Steps a Parent Can Take to Help Their Struggling Reader

By: Joelle Brummitt-Yale (BA in English and a M.Ed. in Middle Grades Language Arts)

Every parent wants what’s best for his or her child. We all know how important reading ability is and therefore we want our children to succeed at reading. When children have difficulty with reading parents can become frustrated because they want to help them but do not know how.

If your school-aged child is having trouble with reading here are some steps you can take to help his or her progress:

Observe your child’s reading behaviors

In order to develop a plan for helping your child with reading you must first identify where the difficulty lies. For several days, observe your child’s behavior when it is time to read. Conduct reading time the way you always do in your household, but during these particular sessions focus on what your child does rather than what he/she is reading. After he/she is done reading, make detailed notes about his/her behavior. Some of the questions you might want to ask yourself as you are observing your child are:

  • How does your child react when you tell your child it is time to read a book? Does your child avoid reading? Is your child nervous? Is he/she hesitant? Do behavior problems increase?
  • What happens when your child begins reading? Does he/she have trouble staying focused on the text? Does your child read slowly or too fast? Does he/she struggle to “sound out” or identify words? Does your child misunderstand or not understand what he/she is reading?
  • Does your child’s attitude towards reading and ability to read a text change based on the reading material? Are certain topics more interesting to him/her than others? Do pictures seem to help or hinder your child’s comprehension? Are certain formats (ie. books vs. magazines) easier for your child to read?

Schedule a meeting with your child’s regular classroom teacher.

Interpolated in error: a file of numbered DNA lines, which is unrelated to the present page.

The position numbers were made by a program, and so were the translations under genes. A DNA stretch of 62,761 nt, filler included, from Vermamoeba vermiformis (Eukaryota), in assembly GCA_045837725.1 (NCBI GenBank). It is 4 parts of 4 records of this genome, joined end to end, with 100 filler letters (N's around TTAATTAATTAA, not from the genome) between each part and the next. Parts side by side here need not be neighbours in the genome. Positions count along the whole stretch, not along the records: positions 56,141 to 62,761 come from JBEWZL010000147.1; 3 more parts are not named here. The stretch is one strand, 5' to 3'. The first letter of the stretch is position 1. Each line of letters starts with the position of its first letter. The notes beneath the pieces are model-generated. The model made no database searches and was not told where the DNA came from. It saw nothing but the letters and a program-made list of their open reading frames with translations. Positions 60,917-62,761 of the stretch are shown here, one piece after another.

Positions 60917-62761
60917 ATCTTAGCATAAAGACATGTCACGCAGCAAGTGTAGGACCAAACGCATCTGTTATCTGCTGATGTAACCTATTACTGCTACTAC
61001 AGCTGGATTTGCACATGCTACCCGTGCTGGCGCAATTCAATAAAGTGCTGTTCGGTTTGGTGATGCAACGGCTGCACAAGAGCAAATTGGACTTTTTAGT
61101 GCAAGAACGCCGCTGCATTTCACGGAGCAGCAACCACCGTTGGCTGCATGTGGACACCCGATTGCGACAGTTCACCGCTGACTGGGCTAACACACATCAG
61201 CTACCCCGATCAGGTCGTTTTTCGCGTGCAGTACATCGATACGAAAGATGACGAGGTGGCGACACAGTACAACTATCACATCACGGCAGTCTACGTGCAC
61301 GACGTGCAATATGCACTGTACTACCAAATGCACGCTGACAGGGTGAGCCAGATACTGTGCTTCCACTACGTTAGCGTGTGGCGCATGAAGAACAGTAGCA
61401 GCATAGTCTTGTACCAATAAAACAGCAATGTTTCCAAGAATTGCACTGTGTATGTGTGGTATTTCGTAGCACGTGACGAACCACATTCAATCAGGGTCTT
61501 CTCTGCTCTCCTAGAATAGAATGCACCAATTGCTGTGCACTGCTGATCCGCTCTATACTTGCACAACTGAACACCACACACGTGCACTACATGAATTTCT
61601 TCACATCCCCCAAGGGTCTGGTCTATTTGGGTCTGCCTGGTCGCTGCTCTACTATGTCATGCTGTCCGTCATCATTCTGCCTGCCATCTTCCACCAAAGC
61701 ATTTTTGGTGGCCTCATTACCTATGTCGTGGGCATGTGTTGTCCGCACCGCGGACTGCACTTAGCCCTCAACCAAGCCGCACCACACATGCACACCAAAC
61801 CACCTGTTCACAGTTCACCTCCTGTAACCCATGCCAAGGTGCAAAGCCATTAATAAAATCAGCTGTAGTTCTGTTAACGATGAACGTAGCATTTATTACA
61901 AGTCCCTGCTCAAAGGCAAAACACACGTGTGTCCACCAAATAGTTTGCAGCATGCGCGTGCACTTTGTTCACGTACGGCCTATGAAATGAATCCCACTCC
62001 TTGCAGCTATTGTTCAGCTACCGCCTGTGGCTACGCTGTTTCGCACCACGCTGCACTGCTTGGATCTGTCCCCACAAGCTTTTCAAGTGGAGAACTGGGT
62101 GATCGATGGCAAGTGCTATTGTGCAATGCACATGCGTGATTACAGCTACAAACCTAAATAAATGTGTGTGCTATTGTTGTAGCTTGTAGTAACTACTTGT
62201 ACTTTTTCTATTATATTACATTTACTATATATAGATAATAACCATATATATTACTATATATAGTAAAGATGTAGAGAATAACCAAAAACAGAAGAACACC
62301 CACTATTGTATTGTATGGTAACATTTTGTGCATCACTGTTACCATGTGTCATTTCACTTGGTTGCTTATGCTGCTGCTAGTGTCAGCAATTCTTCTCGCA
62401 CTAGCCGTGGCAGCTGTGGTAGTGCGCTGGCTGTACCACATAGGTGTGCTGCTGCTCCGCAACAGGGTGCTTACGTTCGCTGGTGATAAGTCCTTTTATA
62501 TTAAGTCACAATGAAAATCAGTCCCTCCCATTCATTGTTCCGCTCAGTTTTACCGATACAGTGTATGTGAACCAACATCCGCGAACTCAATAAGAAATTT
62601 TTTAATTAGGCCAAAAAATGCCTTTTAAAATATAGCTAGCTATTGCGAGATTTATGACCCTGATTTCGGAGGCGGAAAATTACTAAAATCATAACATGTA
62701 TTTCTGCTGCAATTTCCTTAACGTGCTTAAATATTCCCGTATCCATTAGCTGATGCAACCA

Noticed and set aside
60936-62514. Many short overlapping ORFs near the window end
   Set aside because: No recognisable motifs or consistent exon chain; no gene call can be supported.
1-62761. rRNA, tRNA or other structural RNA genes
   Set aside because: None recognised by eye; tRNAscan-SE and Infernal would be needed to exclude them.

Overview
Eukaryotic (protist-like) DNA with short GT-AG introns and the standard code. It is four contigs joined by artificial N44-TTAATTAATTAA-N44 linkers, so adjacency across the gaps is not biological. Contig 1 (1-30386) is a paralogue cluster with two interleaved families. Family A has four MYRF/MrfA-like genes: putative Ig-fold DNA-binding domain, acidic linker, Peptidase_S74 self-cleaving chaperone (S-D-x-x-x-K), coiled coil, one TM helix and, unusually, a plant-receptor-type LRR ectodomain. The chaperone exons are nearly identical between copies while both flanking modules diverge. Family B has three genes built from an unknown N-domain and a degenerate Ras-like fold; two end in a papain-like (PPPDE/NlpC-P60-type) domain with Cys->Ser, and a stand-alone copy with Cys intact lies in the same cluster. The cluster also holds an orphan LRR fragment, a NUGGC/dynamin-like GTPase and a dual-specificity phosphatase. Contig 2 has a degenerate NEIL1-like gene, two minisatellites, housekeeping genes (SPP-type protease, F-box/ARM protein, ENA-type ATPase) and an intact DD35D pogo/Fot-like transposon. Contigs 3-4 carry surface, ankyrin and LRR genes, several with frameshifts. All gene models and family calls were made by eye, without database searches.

More often than not, if you are noticing that your child is having difficulty with reading his/her classroom teacher is also. Schedule a parent-teacher conference to discuss your child’s reading ability. This does not have to be during the traditional “parent-teacher conference time” of the school year. Teachers are more than willing to make time to discuss your concerns with you at any point during the school year. When you come to the conference, bring your observations of the child’s reading behaviors at home with you. Be sure to share these as well as the “reading routines” you have at home with the teacher. Together, you can develop a plan for helping your child. Using your first-hand knowledge of your child’s abilities and personality and the teacher’s relationship with the child and his/her expertise in education to make a plan for working with your child. This may involve some at home reading practice or modifications in your child’s classroom instruction. Also, set a timeline for re-evaluating your child’s progress. Plan to meet again or talk via email or the phone to discuss what is working (or what is not working) for your child.

Request evaluation of your child by a specialist.

While a good many children are able to make progress in their reading development through a focused intervention planned and carried out by the teacher and parent, some need additional support from specialists trained in assisting those with specific reading difficulties. If your child continues to struggle with reading, ask for your child to be assessed by a specialist. Talk with your child’s teacher about the school’s procedures for requesting evaluation.